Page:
Written by Angela Wilson
The body of research on meditation and the brain has been growing over the past 20 years. Studies have explored the various ways in which meditation practice, both short- and long-term, may change the brain in positive ways. However, there has been considerably less attention to the impact of yoga practice on the brain—until recently. Researchers have begun to widen their attention to include not only meditation but also how yoga postures and breathing techniques may change the brain in beneficial ways.
For the most part, studies on yoga and the brain have largely been cross-sectional in design. This means that, in order to understand how a practice might be impacting parts of the brain, researchers gather a group of long-term yoga practitioners, study their brains, and then compare their brains to those of people who have not practiced yoga. Here’s what they’ve learned so far.
Long-term yoga practice may protect the brain against age-related decline.
In 2005, Sara Lazar and her team of researchers completed a groundbreaking study on meditation and cortical thickness (a marker of brain aging), which showed that long-term meditation practitioners had less cortical thinning. But does yoga have the same effect? To answer that question, researchers at Duke University conducted a study similar to Lazar’s, in which they compared long-term yoga practitioners—those who practiced for at least 45 minutes at a time, three to four times a week, for at least three years—and compared them to matched controls. Would yoga, like meditation, offer protective effects on the aging brain?
The researchers found that, in fact, it did. The yogis showed greater gray matter volume in a number of different parts of the brain, including parts of the prefrontal cortex and the limbic system—areas related to stress and emotion regulation. Yoga seemed to protect the brain from the normal wear and tear of getting older.
Yoga may protect parts of the brain related to stress.
Other studies looking at long-term yoga practitioners have found that specific parts of the brain seem to be especially protected from stress, possibly due to yoga. Specifically, a couple of studies have shown that yoga may buffer against atrophy in the hippocampus—a part of the brain related to memory, emotion-regulation, and information processing. A small structure housed in the limbic system (the emotion center of the brain), the hippocampus is essential to our overall mood and experience of the world. People with major depression and PTSD, for example, have smaller hippocampi volume than people without these conditions. Scientists believe that this part of the brain can be negatively impacted by stress—stress shrinks it—and hypothesize that those with smaller hippocampal volume may be at increased risk of developing PTSD. (Some antidepressants, as well as exercise, have also been shown to increase hippocampal volume.)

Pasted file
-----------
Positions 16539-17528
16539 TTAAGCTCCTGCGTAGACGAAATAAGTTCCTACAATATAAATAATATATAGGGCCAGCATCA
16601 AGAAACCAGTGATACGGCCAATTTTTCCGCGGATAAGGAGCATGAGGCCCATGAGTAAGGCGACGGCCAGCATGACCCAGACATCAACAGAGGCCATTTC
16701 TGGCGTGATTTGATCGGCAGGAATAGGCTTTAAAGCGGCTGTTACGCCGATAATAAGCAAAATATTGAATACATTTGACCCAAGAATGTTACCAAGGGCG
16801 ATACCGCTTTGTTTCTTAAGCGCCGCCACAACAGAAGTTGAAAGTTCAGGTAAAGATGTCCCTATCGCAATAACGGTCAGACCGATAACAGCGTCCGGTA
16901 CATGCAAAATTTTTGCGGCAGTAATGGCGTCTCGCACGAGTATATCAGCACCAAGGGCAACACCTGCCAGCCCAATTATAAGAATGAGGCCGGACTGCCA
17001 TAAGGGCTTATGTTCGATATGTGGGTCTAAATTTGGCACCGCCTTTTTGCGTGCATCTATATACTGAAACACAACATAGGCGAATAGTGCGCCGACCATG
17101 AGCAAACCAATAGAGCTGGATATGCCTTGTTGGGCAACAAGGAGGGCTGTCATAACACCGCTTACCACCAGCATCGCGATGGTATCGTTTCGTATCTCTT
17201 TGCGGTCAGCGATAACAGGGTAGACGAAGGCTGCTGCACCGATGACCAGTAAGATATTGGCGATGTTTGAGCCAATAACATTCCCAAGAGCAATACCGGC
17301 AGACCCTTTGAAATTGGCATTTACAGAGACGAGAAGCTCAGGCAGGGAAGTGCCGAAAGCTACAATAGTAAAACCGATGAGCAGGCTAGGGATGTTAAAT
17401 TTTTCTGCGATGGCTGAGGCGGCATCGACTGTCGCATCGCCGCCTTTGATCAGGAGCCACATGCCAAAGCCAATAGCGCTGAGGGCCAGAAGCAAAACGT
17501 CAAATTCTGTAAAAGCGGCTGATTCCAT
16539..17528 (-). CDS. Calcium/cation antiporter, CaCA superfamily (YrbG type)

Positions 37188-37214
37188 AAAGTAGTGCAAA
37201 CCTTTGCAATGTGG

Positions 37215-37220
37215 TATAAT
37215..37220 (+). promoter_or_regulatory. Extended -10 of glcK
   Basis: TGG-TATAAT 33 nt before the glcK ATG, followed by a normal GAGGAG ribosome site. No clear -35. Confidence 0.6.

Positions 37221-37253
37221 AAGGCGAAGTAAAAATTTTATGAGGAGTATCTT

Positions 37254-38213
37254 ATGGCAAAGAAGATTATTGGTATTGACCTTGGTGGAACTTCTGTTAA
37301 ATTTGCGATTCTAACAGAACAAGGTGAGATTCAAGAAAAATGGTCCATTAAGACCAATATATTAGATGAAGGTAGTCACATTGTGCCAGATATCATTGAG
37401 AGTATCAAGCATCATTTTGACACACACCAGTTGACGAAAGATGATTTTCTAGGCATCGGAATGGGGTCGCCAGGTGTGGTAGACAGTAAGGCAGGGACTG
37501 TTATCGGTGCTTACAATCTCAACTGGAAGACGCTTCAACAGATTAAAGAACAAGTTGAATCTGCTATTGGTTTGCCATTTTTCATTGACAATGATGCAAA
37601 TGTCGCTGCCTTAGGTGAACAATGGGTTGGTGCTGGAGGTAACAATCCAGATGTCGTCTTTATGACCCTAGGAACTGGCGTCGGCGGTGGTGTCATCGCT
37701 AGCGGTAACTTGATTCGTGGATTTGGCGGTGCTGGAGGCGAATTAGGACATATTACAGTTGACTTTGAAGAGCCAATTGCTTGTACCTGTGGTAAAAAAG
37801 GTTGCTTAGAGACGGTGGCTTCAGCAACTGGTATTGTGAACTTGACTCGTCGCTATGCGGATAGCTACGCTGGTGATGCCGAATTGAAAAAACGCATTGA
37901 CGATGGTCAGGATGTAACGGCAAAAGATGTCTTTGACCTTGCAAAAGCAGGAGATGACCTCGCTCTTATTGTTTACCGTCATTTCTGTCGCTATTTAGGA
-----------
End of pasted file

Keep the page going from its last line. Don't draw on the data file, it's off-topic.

In addition, a study found that long-term yoga practitioners also benefited from decreased cortical thinning in parts of the prefrontal cortex (PFC), an area of the brain related to emotional control, decision making, and impulse control. This study looked at the number of “cognitive failures” (as measured through subjective questionnaires) and gray matter volume in the PFC. People who had more grey matter volume in the PFC reported fewer cognitive failures, and the yoga group showed more gray matter volume in the PFC than the control group. The implication? Yoga may protect gray matter volume from declining in these particular regions of the brain—regions associated with cognitive control—and this reduces the number of cognitive failures that yoga practitioners experience compared with controls.
Many questions still remain about yoga and the brain.
While these studies are promising—partly because researchers were able to replicate them more than once—they are still preliminary. All the studies to date have had small sample sizes (no more than 14 people per group). In addition, because the studies were cross-sectional, there’s no way to know for sure that it was the yoga that created these changes. Perhaps it goes the other way: People with larger gray matter volume in these areas of the brain might be more inclined to practice yoga. Or perhaps it wasn’t the yoga that created the difference between groups, but another, unmeasured factor—such as other types of exercise.
However, if these benefits are an outcome of yoga practice, could they translate to clinical populations? For example, if people with PTSD who had smaller hippocampal volume practiced yoga, could they change their symptoms? Or could yoga be used as a buffer against diseases that are impacted by cortical thinning, such as dementia? These are ongoing questions for researchers to tackle as they continue to explore how yoga may positively impact the brain.
Keywords; yoga, health, brain
About the author; Angela Wilson coteaches The Science of Yoga at Kripalu.
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